If users are constantly struggling with self-control when using cocaine, experts find themselves constantly embarrassed by the lack of scientific control over the results of the tests carried out. The lack of quality control of the drugs used and sold (which could only come with legalization and regulation), then, presents experts with a problem that they cannot solve satisfactorily because they lack control over the analysis methods. This lack of control, in turn, ends up feeding, in its own way, the functioning of a justice system that operates on the logic of hierarchical inequality rather than citizen egalitarianism (KANT DE LIMA, 2008); it ends up fueling, one might say, the apparent lack of control in the Brazilian public security system.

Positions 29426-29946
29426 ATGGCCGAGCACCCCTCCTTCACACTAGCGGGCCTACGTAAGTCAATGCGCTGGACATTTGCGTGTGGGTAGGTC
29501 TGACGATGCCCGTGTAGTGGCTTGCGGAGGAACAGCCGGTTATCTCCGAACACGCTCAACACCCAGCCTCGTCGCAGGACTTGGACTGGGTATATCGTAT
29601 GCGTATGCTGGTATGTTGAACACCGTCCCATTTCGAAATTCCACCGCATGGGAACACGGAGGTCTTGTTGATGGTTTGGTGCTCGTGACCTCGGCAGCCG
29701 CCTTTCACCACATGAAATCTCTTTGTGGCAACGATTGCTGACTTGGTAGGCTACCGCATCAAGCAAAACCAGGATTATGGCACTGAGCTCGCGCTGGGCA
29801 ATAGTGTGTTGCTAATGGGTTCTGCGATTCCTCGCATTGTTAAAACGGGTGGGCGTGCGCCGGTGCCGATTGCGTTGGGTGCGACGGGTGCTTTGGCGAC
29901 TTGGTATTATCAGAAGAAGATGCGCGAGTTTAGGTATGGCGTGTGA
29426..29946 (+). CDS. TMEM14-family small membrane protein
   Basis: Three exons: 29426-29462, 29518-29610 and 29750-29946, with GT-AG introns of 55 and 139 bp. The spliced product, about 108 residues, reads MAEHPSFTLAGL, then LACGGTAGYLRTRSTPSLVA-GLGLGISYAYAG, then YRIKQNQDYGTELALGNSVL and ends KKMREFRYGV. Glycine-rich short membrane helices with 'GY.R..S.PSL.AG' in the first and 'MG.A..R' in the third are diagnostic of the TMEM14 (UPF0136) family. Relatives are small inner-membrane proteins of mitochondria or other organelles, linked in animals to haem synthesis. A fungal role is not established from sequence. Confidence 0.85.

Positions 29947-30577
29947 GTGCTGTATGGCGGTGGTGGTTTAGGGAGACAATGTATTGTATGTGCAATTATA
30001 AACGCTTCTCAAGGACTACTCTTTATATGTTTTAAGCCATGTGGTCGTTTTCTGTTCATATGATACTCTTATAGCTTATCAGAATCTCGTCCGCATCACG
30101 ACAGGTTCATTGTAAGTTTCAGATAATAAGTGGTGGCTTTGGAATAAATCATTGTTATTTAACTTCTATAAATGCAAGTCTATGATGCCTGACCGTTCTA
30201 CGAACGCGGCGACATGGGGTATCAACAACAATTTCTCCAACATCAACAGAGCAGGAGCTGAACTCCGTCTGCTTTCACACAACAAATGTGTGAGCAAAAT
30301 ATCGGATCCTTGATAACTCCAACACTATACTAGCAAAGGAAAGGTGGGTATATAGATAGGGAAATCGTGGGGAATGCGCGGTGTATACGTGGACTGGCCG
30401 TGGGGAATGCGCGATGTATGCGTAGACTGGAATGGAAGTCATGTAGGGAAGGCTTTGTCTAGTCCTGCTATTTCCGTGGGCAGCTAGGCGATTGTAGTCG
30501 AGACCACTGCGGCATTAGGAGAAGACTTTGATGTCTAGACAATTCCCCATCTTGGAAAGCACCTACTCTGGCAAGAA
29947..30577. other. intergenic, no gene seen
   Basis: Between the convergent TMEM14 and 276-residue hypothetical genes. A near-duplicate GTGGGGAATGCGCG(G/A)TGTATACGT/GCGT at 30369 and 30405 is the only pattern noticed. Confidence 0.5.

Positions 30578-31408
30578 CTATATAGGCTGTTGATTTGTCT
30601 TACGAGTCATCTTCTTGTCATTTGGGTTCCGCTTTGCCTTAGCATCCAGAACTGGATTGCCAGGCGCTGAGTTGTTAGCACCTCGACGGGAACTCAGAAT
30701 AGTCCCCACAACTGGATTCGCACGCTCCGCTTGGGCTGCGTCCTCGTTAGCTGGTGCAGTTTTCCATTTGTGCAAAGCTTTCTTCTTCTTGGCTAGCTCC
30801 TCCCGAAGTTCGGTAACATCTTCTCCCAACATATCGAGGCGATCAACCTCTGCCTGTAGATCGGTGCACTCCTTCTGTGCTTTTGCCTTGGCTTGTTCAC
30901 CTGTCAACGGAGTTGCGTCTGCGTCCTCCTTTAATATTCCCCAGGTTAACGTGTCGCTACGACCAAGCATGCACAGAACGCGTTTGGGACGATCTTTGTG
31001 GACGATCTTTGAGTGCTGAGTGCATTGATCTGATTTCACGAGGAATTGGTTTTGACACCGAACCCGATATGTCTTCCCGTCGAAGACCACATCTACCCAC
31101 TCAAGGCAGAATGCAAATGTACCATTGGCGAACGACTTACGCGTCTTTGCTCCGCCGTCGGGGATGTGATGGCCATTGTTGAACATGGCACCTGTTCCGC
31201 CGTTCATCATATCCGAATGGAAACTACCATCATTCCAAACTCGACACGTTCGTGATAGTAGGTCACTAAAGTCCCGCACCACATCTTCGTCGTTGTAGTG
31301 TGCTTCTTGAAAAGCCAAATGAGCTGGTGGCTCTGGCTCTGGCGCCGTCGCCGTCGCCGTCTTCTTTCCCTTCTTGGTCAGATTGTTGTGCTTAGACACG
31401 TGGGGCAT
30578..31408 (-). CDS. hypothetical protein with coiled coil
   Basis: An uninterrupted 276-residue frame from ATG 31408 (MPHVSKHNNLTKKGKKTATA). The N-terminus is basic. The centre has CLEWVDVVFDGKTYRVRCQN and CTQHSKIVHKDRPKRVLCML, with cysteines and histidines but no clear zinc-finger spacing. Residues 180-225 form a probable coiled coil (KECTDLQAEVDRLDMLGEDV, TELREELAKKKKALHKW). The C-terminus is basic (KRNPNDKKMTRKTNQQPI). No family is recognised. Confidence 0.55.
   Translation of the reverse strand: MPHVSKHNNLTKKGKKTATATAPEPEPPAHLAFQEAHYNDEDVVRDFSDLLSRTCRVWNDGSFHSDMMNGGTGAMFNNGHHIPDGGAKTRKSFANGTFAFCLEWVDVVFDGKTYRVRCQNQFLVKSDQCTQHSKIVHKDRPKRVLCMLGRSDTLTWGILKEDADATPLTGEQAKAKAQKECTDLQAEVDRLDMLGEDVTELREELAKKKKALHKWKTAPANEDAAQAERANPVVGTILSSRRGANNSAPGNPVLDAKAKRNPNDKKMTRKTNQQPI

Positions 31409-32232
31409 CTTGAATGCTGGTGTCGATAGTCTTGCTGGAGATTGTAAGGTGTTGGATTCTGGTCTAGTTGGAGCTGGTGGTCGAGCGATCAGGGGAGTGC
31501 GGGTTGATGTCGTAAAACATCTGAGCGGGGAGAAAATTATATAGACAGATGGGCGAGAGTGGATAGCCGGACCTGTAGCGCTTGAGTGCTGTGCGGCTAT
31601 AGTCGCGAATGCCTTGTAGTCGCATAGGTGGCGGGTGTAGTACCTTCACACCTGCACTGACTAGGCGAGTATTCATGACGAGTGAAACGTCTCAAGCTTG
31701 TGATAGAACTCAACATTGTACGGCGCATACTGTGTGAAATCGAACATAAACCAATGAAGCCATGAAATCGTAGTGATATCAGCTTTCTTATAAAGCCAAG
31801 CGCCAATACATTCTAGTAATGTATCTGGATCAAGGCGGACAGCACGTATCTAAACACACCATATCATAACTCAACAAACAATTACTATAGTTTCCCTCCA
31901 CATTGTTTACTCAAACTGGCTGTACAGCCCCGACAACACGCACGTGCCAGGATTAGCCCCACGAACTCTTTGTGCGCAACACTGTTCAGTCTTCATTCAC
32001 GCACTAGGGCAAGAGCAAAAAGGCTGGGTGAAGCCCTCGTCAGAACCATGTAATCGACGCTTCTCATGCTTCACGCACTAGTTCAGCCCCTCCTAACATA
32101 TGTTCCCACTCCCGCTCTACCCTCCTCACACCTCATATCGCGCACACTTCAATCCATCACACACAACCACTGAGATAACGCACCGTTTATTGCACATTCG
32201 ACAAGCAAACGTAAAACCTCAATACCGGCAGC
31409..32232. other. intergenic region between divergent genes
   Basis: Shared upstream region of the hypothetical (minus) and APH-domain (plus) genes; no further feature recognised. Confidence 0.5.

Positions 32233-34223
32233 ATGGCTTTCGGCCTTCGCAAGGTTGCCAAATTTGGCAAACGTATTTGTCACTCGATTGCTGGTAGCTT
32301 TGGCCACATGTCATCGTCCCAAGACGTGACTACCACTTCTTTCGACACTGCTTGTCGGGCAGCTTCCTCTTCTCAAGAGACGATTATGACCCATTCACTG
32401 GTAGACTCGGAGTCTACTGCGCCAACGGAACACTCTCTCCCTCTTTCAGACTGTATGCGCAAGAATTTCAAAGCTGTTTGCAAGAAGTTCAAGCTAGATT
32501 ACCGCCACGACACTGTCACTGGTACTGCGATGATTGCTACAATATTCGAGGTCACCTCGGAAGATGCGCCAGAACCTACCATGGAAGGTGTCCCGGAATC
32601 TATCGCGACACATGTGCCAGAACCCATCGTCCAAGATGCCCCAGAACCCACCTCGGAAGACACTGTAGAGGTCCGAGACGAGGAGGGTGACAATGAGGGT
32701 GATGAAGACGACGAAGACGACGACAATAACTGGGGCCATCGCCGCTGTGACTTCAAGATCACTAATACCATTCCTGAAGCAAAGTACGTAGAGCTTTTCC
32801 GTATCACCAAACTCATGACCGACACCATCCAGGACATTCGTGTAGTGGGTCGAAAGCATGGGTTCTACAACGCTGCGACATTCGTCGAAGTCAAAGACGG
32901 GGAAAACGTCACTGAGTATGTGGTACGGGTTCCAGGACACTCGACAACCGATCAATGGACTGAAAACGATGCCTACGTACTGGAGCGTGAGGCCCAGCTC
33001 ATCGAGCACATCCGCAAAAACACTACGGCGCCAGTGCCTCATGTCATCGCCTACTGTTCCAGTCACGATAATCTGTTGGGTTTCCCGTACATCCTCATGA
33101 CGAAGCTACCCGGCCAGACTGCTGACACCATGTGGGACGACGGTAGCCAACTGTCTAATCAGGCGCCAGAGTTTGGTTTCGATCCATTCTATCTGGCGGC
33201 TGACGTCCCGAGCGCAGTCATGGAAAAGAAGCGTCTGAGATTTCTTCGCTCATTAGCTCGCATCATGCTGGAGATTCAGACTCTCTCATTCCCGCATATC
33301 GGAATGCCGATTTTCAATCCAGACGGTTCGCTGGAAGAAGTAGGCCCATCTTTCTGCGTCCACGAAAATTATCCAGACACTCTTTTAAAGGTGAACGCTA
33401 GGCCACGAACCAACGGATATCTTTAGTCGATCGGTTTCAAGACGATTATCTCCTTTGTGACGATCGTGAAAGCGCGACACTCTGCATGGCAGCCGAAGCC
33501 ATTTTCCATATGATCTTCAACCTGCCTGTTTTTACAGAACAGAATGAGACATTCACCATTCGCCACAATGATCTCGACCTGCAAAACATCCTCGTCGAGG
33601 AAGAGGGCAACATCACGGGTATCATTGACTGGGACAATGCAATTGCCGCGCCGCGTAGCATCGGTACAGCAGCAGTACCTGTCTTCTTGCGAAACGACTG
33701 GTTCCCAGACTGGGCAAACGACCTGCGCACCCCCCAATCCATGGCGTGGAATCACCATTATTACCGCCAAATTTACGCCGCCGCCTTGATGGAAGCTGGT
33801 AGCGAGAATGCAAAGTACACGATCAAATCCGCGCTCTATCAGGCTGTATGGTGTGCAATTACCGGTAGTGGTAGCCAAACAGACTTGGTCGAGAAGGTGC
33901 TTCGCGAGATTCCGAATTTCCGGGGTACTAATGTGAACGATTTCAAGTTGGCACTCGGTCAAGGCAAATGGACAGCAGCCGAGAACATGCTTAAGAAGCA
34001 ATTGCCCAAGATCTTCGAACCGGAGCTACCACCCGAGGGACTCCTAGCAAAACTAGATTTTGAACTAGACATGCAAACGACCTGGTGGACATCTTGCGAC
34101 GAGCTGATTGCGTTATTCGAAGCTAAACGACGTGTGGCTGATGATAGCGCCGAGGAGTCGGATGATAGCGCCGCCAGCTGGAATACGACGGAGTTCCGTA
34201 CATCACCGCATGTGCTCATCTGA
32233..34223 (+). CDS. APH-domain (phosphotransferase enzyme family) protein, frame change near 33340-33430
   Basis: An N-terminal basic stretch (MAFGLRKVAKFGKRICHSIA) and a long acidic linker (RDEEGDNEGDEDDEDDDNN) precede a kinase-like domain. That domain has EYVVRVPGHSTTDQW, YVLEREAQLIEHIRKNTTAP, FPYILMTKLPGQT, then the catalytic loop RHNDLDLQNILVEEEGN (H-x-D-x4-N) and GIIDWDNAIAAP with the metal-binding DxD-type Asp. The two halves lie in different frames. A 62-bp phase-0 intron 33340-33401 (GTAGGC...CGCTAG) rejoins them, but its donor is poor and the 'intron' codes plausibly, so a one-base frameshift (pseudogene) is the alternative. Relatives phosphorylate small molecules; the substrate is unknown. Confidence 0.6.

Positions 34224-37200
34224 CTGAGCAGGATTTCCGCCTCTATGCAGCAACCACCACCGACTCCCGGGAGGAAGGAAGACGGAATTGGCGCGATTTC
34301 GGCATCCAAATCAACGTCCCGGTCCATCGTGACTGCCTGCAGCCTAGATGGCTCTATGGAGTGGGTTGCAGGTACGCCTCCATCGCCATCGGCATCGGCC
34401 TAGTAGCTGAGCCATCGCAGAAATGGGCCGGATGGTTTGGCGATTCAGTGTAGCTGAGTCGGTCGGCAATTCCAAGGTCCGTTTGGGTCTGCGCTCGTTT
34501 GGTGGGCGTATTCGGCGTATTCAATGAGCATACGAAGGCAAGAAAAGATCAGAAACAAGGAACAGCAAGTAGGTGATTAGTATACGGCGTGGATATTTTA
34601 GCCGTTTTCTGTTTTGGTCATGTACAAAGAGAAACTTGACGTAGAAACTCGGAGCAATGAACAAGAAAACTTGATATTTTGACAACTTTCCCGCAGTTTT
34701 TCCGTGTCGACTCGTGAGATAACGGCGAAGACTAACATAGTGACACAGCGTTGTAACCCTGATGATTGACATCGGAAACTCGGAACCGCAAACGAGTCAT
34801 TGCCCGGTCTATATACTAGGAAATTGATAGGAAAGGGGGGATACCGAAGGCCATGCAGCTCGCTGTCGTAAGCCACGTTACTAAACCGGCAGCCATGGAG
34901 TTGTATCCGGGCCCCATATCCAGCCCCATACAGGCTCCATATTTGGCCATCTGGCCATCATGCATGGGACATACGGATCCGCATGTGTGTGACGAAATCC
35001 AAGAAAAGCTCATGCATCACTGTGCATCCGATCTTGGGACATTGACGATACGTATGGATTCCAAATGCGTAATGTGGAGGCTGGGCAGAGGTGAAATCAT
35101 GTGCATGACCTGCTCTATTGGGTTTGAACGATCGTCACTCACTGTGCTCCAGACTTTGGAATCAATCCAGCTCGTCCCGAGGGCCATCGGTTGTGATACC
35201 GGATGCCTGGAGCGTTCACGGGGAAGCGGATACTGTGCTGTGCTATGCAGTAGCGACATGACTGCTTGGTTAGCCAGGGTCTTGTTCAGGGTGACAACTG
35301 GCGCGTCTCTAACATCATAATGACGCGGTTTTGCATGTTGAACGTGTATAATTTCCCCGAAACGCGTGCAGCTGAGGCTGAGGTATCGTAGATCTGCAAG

This is, then, a flaw that nourishes our unequal justice system and inquisitorial tradition (KANT DE LIMA, 1989); a failure, therefore, that is not a failure, but that is functional from the point of view of maintaining a certain social and institutional engineering that opens up wide space for arbitrariness and discretion in the administration of justice, favoring some – who pay “good lawyers” and enjoy greater status social – and disadvantaging others, as in the case of the Angolan man who, carrying only corn starch in his stomach, was arrested in Brazil for international drug trafficking.